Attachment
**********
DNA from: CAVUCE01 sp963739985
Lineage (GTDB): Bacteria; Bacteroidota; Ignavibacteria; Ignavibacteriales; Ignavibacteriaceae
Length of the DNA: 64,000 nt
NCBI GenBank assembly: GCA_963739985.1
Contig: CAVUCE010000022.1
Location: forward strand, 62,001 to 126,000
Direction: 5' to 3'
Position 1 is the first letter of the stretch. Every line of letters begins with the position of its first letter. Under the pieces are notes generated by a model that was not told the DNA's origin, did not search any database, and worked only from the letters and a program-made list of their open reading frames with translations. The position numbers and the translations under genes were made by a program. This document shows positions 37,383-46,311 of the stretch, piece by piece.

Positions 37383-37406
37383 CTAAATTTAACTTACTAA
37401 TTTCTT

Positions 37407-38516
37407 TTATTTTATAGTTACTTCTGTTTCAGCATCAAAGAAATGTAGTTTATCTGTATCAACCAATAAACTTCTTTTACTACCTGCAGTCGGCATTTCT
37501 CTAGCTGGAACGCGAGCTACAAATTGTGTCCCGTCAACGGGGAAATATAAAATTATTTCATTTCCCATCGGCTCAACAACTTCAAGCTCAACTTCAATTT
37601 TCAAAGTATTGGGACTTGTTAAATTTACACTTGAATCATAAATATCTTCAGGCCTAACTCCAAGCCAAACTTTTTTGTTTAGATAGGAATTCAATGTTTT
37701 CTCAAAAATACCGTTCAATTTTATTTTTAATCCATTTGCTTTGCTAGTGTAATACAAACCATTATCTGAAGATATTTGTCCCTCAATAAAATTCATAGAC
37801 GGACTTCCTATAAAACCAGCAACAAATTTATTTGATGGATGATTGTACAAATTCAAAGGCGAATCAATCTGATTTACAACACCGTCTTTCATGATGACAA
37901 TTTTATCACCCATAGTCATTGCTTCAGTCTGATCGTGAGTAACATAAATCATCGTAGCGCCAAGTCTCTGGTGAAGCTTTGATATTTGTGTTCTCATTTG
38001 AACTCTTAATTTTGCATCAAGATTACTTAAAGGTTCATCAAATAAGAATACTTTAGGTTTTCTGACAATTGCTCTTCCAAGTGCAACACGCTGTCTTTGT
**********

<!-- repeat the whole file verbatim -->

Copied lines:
DNA from: CAVUCE01 sp963739985
Lineage (GTDB): Bacteria; Bacteroidota; Ignavibacteria; Ignavibacteriales; Ignavibacteriaceae
Length of the DNA: 64,000 nt
NCBI GenBank assembly: GCA_963739985.1
Contig: CAVUCE010000022.1
Location: forward strand, 62,001 to 126,000
Direction: 5' to 3'
Position 1 is the first letter of the stretch. Every line of letters begins with the position of its first letter. Under the pieces are notes generated by a model that was not told the DNA's origin, did not search any database, and worked only from the letters and a program-made list of their open reading frames with translations. The position numbers and the translations under genes were made by a program. This document shows positions 37,383-46,311 of the stretch, piece by piece.

Positions 37383-37406
37383 CTAAATTTAACTTACTAA
37401 TTTCTT

Positions 37407-38516
37407 TTATTTTATAGTTACTTCTGTTTCAGCATCAAAGAAATGTAGTTTATCTGTATCAACCAATAAACTTCTTTTACTACCTGCAGTCGGCATTTCT
37501 CTAGCTGGAACGCGAGCTACAAATTGTGTCCCGTCAACGGGGAAATATAAAATTATTTCATTTCCCATCGGCTCAACAACTTCAAGCTCAACTTCAATTT
37601 TCAAAGTATTGGGACTTGTTAAATTTACACTTGAATCATAAATATCTTCAGGCCTAACTCCAAGCCAAACTTTTTTGTTTAGATAGGAATTCAATGTTTT
37701 CTCAAAAATACCGTTCAATTTTATTTTTAATCCATTTGCTTTGCTAGTGTAATACAAACCATTATCTGAAGATATTTGTCCCTCAATAAAATTCATAGAC
37801 GGACTTCCTATAAAACCAGCAACAAATTTATTTGATGGATGATTGTACAAATTCAAAGGCGAATCAATCTGATTTACAACACCGTCTTTCATGATGACAA
37901 TTTTATCACCCATAGTCATTGCTTCAGTCTGATCGTGAGTAACATAAATCATCGTAGCGCCAAGTCTCTGGTGAAGCTTTGATATTTGTGTTCTCATTTG
38001 AACTCTTAATTTTGCATCAAGATTACTTAAAGGTTCATCAAATAAGAATACTTTAGGTTTTCTGACAATTGCTCTTCCAAGTGCAACACGCTGTCTTTGT